View RSS Feed

The Mile High Reefer

A clear view of the elephant

Rating: 4 votes, 5.00 average.
Well there I was. It was a normal Saturday morning, me standing in Blue World with a coffee in one hand and a Timbit in the other(or two or three... Hey if I don't eat them Dan will!). The only difference this time, I was actually talking to people, yay for social development. Not quite sure how I got into it, but there I was explaining (or attempting to) how I designed/built my overflow. And all I got in return were perplexed looks, I knew that this was either due to me having a fantastic idea or more likely my inability to explain myself

Now I'm pretty new to all this, keeping water in glass houses in your living room type of thing, but I've had a 'rife smattering' of mechanical engineering experience of which I figure should be marginally useful to successfully entertaining Ichthyoids in my home. So I, as I'm sure every noob to the hobby, commenced in some good ol'e googling about overflows. In short, after a few hours, days, perhaps weeks, I was left unsatisfied with the options out there. You know the ones; Durso, Stockman, Herbie, Calfo, generic Overflow boxes. Don't get me wrong, all of these work just fine as they were designed, but each one has its pros and cons. Some are quieter than others some are.... well you get it, it's like Ford people and Chevy People right? Anyways, regardless of how well they work, they all have one thing in common - They look like crap. Really, has anyone been diving in the Pacific and found the overflow box? or perhaps snorkelling in Maldives and read somehting like "OEX ECOLOTUBE EGOUT BNQ 3624-130 X 0215 C P.V.C 60PSI@73 NSF-PW ASTM D1785 ASTM D2665..." down the side of a big white PVC pipe. You get the idea'r. Next to Powerheads, Overflows/Standpipes seem to be the Elephant in the Tank.

And that's where I come in :nottoosmart:

So I set to work designing something that would accommodate all of my requirements; the usual - Quiet, safe, and most importantly: INVISIBLE (or as invisible as possible).

My tank came predrilled from Hagen with a silly little proprietary bulkhead assembly, that included more parts than a swing set. In any case, I had two 3/4" standpipes to work with. After a few days at the drawing board and some calculations having to do with fluid dynamics, I came up with what I thought would work quite nicely. So down to IPP to get a length of clear acrylic tube (2 1/4" OD, 2" ID for anyone interested) with a stop at Corix on the way home for the appropriate size FPT and MPT ABS fittings. The PT fittings will allow me to remove my devilish device for cleaning, and also more importantly allow me to set the water level in the tank. After milling the slots in the top end (to allow water through of course), I attached the MPT fitting to the other end using some tank safe silicone. Following that, applied some silicon to the bottom of the FPT fitting and affixed it to the bottom of the tank around one of the Bulk Head fittings. Presto chango, a tank with a tube in it!

Following are some photographs for your perusal.
Personally I like the seeing the little bubbles at the top of the pipe more so than seeing a G.D. piece of Thermoplastic.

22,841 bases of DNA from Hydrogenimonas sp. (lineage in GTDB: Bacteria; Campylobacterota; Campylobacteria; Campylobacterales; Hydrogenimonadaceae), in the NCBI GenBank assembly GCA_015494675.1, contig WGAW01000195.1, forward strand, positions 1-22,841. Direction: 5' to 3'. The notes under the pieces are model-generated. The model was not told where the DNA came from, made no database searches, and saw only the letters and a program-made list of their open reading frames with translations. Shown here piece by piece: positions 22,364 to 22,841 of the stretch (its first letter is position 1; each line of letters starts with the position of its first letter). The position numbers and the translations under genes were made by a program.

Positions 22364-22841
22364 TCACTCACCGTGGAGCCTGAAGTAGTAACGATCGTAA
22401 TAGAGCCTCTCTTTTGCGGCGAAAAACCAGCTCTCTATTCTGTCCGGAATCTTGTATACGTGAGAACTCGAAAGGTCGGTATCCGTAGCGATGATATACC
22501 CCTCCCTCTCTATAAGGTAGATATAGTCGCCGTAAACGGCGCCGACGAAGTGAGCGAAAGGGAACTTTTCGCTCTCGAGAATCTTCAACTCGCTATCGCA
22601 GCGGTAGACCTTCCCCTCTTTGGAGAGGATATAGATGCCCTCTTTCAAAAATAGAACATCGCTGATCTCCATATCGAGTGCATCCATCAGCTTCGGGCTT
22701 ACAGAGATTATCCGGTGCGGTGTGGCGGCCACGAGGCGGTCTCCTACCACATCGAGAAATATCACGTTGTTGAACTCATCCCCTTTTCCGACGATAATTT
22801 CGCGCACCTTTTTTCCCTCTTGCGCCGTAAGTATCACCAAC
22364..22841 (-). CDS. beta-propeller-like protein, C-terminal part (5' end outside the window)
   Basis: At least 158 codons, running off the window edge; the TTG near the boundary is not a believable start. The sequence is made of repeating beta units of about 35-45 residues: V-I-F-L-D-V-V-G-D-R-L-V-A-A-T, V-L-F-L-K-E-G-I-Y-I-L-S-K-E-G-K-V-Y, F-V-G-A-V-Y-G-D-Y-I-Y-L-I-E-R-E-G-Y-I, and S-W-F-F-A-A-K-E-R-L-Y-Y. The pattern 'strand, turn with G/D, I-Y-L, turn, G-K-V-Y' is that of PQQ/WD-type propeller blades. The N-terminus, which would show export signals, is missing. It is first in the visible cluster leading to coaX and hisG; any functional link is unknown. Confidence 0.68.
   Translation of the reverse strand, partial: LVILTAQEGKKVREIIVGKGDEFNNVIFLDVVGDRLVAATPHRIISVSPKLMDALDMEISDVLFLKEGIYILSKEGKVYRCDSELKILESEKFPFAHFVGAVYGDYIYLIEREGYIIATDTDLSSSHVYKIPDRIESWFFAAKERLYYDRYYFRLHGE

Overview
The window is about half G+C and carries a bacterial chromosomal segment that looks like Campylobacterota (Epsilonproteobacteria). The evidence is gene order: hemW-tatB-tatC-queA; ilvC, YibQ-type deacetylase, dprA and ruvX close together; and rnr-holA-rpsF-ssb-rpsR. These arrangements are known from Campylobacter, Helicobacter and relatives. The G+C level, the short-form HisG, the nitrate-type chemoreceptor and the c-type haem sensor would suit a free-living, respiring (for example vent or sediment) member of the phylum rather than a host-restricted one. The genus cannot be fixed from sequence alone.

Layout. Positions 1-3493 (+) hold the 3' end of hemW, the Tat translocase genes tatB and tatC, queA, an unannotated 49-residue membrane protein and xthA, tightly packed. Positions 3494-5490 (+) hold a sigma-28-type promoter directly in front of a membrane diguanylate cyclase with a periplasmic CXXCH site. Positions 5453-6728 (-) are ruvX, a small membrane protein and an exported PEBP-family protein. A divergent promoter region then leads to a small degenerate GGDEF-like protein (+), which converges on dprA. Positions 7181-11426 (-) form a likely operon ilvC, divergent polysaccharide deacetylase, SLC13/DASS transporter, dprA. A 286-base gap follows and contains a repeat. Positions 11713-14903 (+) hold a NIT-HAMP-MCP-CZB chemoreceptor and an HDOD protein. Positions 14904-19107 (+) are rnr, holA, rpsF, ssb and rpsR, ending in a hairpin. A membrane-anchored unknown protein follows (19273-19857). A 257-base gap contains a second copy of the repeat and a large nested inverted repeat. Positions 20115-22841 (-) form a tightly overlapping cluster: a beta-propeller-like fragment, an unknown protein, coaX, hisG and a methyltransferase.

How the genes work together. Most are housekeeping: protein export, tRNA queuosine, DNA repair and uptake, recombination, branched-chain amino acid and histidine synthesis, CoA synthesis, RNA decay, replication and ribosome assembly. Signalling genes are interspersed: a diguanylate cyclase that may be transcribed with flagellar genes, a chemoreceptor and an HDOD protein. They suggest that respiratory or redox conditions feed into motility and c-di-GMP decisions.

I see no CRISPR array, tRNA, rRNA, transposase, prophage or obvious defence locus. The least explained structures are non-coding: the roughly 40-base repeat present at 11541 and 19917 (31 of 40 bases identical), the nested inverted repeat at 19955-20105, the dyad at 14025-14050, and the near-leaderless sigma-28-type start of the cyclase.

You'll notice that included on the menu this evening are:
-a full siphon, this takes care of the quiet part.
-an adjustable overflow (by the screwy bits at the bottom), this takes care of the safe part
-a cylindrical overflow tube, I'm not sure where it is because it's invisible.

Pay no attention to the little man behind the curtain (the black standpipe in the middle of the clear overflow. That's just one of the many parts to that silly bulkhead assembly. Next maintenance day, a Jr. hacksaw will take care of it.)




Tags: diy, overflow Add / Edit Tags


  1. NAJetSet's Avatar
    for those that asked:
    FPT = Female Pipe Thread
    MPT = Male Pipe Thread
    IPP = Industrial Plastics and Paint
  2. Newtious's Avatar
    i would love to see the bottom plumbing on this setup.. most of all how you keep water in the pipe.. is this like a closed loop but with an over flow? or does it drain into a sump? do you have it valved on the over flow side?? i have a ton of questions!
  3. NAJetSet's Avatar
    I've got a simple ball valve on the supply and the return, with a check on the supply of course. It drains into a sump underneath.
    Although a gate valve might be more appropriate for the drain, to allow greater precision in flow adjustment, I designed the size of the tube and linear weir length to; a) allow for a significantly larger return pump, and b) to have sufficient volume to allow for changes in air pressure from things like opening a window or door, or barometric pressure. All of which play a role in setting the height of water in the tank as well was the overflow tube. Subsequently, I find that the height of the water column in the overflow tube changes throughout the day +/- ~1/2", which is fine given that any deviation in that range (the allowable range is actually a lot more broad), well result in a continued full siphon. And, as long as the surface level of the water in the over flow tube never matches or exceeds that of the running level in the Display Tank, the overflow is acceptably draining (matching) flow rate produced by the return pump. In case you are wondering I am using a return pump rated at 935gph max.